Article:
Genes for Two Mitochondrial Ribosomal Proteins in Flowering Plants Are Derived from Their Chloroplast or Cytosolic Counterparts Academic Article uri icon


  • Often during flowering plant evolution, ribosomal protein genes have been lost from the mitochondrion and transferred to the nucleus. Here, we show that substitution by a duplicated, divergent gene originally encoding the chloroplast or cytosolic ribosomal protein counterpart accounts for two missing mitochondrial genes in diverse angiosperms. The rps13 gene is missing from the mitochondrial genome of many rosids, and a transferred copy of this gene is not evident in the nucleus of Arabidopsis, soybean, or cotton. Instead, these rosids contain a divergent nuclear copy of an rps13 gene of chloroplast origin. The product of this gene from all three rosids was shown to be imported into isolated mitochondria but not into chloroplasts. The rps8 gene is missing from the mitochondrion and nucleus of all angiosperms examined. A divergent copy of the gene encoding its cytosolic counterpart (rps15A) was identified in the nucleus of four angiosperms and one gymnosperm. The product of this gene from Arabidopsis and tomato was imported successfully into mitochondria. We infer that rps13 was lost from the mitochondrial genome and substituted by a duplicated nuclear gene of chloroplast origin early in rosid evolution, whereas rps8 loss and substitution by a gene of nuclear/cytosolic origin occurred much earlier, in a common ancestor of angiosperms and gymnosperms.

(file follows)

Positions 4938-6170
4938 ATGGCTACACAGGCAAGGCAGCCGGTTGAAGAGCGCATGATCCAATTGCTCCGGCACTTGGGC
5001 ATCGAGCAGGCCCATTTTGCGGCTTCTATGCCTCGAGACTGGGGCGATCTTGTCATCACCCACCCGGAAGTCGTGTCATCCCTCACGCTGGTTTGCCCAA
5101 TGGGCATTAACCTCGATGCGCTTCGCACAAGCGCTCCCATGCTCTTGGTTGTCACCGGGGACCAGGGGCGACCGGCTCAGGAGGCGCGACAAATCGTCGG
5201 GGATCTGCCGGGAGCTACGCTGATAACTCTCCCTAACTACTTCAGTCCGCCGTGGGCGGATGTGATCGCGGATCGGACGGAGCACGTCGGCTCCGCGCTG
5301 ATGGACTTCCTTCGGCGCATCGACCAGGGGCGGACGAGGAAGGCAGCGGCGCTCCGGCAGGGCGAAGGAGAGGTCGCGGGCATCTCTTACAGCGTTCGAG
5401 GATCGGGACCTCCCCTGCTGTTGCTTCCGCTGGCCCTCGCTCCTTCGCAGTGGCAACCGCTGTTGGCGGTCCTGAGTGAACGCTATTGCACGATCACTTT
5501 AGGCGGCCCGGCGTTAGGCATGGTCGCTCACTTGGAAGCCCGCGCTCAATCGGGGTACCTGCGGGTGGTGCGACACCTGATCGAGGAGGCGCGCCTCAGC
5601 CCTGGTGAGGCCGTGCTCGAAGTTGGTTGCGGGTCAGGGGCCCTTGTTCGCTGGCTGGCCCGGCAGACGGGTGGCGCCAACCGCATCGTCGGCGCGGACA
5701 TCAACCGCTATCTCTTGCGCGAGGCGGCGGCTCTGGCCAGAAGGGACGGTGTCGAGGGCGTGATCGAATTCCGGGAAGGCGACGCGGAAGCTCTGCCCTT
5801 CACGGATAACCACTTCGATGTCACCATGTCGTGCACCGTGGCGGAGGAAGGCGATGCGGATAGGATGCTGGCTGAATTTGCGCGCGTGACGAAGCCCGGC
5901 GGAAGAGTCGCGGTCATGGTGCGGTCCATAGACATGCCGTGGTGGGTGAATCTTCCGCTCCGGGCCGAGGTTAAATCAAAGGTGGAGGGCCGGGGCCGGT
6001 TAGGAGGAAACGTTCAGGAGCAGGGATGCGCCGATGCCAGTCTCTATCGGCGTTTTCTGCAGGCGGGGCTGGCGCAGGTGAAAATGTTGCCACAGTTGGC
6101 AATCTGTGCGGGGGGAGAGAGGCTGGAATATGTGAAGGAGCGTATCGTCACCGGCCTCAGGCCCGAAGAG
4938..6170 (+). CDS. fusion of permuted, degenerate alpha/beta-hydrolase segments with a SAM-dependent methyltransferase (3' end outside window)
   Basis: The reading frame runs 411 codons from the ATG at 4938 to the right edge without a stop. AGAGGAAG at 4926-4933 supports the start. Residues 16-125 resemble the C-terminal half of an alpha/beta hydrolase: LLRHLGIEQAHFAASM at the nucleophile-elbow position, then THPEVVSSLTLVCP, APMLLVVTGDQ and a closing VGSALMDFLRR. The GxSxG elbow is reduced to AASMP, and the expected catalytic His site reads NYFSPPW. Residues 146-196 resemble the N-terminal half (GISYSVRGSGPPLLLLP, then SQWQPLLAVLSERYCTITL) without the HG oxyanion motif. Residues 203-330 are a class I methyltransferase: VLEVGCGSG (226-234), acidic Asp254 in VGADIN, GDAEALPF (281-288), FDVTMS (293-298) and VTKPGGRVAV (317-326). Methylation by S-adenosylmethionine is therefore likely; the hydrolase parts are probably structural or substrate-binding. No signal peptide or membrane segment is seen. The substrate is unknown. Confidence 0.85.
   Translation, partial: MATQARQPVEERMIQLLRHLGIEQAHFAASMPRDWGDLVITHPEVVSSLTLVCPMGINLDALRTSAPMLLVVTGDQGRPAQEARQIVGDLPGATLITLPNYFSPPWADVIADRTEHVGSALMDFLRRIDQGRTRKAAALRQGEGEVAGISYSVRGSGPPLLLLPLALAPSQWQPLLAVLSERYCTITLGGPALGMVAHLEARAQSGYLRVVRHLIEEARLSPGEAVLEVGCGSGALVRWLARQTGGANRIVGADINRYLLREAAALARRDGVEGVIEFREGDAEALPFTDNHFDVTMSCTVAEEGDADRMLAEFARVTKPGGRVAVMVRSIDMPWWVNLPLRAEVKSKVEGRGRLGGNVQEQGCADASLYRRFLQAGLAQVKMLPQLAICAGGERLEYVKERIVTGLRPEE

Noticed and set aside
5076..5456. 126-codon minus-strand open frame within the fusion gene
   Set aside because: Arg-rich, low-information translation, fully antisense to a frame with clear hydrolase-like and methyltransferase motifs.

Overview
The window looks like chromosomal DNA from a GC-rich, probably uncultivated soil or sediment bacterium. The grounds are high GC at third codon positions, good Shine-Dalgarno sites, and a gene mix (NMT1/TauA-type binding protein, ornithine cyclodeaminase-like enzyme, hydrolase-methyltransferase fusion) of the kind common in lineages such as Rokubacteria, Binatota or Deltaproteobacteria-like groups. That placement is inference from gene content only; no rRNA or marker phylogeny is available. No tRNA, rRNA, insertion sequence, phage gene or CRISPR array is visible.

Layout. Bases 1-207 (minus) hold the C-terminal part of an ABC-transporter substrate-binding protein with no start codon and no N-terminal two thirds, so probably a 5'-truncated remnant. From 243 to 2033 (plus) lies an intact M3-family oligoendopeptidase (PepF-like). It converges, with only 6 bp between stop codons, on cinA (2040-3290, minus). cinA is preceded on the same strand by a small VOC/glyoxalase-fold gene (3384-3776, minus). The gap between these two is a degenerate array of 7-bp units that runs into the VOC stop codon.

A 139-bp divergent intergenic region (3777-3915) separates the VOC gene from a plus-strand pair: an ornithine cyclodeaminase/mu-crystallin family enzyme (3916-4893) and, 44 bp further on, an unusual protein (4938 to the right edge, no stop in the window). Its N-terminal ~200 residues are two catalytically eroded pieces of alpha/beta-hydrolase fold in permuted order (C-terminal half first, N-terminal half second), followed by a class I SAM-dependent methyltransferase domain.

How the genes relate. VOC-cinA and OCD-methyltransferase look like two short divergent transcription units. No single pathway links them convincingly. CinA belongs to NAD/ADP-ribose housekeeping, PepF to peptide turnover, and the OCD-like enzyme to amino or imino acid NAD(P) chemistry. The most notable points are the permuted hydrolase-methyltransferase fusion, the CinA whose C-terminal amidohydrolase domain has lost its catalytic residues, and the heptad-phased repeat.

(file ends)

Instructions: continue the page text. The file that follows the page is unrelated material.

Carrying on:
publication date

  • April 2002